Dizzy Swallows

Remembrances of Summer Part I

Remembrances of Summer Part I

December 5th, 2014

We had our first snow last week. Naturally we were out of town for Thanksgiving (more on that anon), and so were only able to enjoy the last soggy dregs that stuck stubbornly to the as-yet-unraked-leaves drifting about the yard. While the holiday season is one of my favorite times of year, I know in a few short weeks I will be nursing a furious case of cabin fever, longing in vain for any vestiges of sunshine. Such thoughts turn me to the long warmth of summer days past, and several adventures I was unable to share with you at the time (what with flitting off to Costa Rica and all). So without further ado, let us all indulge in a bit of sunshine.

The days of August sing a irresistible siren song, luring me out of doors and to the sea or mountains to enjoy every last gasp of summer. Days before leaving for the tropics, I found myself in an undisclosed, magical location (leave me a comment and we’ll see if we can work something out) where the beach is rife with succulent oysters just waiting to be plucked from the briny rocks.

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Our campsite came with a framed, picture-perfect view of the Hood Canal and Mt. Rainier in the distance.

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Though there is a limit of 18 oysters per person per day, my sister, mum, and I figured that was plenty to suit even our eager mouths.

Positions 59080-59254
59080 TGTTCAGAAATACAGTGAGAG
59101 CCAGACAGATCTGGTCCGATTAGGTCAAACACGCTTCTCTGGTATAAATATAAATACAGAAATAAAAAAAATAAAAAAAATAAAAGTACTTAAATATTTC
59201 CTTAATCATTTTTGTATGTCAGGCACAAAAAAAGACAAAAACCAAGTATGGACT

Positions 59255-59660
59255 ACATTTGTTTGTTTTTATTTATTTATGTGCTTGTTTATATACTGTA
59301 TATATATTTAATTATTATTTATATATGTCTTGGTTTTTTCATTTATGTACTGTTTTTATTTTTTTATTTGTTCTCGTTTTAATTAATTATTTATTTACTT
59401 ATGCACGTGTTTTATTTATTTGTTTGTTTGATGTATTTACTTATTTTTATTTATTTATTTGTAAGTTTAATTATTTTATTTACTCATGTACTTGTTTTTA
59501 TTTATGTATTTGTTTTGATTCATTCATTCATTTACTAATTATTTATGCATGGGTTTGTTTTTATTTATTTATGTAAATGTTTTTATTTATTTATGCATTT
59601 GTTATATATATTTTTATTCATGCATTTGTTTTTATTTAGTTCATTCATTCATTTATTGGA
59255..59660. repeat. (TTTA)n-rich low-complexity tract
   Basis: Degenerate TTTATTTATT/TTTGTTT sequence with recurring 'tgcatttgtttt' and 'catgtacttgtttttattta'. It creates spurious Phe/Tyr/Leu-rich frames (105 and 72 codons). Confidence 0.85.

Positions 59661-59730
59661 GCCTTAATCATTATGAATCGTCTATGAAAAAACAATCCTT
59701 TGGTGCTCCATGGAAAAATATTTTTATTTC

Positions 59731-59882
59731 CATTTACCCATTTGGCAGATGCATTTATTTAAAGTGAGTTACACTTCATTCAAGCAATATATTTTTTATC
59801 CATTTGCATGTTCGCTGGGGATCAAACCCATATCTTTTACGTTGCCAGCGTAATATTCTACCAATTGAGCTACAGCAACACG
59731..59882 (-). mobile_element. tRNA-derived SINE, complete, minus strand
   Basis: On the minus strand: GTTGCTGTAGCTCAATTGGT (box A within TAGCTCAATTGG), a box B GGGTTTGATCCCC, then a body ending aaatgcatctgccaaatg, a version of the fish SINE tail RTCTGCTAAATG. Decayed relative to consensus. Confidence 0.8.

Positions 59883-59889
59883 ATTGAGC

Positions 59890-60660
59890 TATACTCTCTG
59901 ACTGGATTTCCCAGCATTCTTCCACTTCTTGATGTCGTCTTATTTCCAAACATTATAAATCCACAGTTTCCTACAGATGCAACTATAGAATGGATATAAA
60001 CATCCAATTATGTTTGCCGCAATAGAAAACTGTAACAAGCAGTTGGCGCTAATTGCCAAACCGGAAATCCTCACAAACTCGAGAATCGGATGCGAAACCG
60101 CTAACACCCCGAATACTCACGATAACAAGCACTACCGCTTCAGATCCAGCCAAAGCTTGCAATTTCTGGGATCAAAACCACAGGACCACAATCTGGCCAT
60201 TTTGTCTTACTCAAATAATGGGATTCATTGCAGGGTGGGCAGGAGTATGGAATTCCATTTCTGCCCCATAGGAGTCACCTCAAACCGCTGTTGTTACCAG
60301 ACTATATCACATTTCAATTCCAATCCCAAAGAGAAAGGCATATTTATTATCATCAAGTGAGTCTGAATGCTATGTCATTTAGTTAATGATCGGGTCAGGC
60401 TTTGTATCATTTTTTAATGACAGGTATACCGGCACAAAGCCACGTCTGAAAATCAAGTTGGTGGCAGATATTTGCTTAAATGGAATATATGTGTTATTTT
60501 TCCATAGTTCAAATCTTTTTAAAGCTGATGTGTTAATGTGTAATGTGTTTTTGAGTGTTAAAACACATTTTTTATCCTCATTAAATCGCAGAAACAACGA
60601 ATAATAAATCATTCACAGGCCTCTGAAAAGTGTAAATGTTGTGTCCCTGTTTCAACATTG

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We feasted on our catch glossy and gloriously raw, as well as fragrantly grilled in their own shells with a dousing of herb butter to top them off. Pure heaven.

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In the evening, we walked the shoreline, drinking in the salt air and carefully avoiding the sneaky caress of poison oak.

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The next day we set out for the incomparable Marmot Pass, which has now risen to (nearly) top the list of my favorite Washington hikes. The trail is 11.5 miles roundtrip, winding through a lush forest of old growth Hemlock and Cedar beside the Big Quilcene River, before climbing rapidly through gorgeously floral alpine meadows and up to the crags of Buckhorn Mountain.

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(I mean, really…)

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The scent of sunbaked shale, mingling with the heady smell of Queen Anne’s Lace, Cow Parsley, Indian Paintbrush, Columbine and Bluebells all drifting on the evening mountain air will help sustain me through the grey winter months.

More to come!

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